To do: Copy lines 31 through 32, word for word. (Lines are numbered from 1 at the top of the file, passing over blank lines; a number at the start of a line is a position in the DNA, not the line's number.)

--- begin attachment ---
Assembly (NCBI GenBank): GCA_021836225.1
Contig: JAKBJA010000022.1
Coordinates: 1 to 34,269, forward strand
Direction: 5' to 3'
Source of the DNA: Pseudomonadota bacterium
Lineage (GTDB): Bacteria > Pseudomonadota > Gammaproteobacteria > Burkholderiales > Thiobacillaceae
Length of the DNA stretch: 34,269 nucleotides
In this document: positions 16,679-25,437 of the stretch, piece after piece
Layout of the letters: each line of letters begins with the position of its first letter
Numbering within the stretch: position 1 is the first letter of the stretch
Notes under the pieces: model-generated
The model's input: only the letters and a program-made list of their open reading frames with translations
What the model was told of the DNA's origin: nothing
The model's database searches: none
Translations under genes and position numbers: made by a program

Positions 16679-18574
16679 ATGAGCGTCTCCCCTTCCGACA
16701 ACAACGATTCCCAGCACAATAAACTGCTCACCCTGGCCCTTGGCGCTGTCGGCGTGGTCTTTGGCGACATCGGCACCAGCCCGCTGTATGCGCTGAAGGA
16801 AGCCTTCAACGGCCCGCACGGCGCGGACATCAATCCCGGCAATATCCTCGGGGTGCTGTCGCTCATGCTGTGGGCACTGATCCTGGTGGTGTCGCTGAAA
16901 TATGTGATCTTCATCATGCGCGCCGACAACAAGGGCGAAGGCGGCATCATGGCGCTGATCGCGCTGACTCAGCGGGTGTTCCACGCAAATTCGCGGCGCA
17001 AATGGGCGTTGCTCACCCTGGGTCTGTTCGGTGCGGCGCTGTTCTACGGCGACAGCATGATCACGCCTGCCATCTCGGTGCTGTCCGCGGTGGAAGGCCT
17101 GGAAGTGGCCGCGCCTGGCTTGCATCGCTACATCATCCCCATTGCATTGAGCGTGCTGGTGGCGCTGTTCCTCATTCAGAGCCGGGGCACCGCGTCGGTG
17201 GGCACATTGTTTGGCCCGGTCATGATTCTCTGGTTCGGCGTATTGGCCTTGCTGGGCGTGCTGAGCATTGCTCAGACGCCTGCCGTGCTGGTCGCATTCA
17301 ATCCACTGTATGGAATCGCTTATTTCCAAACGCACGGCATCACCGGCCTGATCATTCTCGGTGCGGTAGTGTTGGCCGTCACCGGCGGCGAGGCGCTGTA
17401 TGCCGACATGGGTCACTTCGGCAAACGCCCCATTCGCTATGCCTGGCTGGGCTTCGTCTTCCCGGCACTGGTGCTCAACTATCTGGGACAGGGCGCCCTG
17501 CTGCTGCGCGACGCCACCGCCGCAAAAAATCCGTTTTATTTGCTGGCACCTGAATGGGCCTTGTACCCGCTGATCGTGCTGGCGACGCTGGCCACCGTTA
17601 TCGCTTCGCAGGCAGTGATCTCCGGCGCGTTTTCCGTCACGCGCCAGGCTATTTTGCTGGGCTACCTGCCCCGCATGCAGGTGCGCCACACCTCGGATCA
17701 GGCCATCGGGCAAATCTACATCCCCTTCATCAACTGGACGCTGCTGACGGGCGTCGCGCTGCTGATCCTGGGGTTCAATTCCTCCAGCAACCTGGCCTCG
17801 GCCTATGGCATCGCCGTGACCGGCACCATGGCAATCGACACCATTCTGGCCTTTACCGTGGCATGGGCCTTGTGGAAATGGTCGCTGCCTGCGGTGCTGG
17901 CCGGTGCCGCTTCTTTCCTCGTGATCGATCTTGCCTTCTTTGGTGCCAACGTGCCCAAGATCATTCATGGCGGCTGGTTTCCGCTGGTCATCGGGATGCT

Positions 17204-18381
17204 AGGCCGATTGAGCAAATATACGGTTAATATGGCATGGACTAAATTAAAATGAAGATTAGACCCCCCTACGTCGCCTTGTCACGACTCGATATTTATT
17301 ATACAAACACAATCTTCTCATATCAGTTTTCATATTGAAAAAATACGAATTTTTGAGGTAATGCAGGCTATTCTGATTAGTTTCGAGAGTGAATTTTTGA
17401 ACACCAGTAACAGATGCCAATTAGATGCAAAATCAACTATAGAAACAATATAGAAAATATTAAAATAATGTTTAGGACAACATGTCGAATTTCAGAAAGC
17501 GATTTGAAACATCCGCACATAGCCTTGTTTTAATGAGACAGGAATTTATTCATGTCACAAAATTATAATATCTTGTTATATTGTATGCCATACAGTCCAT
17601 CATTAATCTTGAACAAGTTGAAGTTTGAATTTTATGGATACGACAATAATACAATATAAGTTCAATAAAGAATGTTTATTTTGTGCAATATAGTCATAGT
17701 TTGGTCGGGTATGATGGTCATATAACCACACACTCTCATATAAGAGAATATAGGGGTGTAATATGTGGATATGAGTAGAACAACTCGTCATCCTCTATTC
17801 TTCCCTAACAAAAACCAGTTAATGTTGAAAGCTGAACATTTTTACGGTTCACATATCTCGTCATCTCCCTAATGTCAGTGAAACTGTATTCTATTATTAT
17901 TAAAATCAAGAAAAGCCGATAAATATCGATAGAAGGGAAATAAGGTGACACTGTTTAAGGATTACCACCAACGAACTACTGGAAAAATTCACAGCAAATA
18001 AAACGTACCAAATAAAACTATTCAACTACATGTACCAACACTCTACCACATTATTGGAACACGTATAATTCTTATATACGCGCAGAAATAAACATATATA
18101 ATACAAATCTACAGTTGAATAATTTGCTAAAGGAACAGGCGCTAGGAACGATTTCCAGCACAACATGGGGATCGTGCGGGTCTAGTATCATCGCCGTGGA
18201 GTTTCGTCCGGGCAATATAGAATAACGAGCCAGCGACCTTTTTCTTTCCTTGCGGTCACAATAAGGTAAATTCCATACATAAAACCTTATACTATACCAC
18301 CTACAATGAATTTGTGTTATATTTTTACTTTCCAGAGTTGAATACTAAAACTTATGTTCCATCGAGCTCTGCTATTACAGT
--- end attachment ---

Positions 17204-18381
17204 AGGCCGATTGAGCAAATATACGGTTAATATGGCATGGACTAAATTAAAATGAAGATTAGACCCCCCTACGTCGCCTTGTCACGACTCGATATTTATT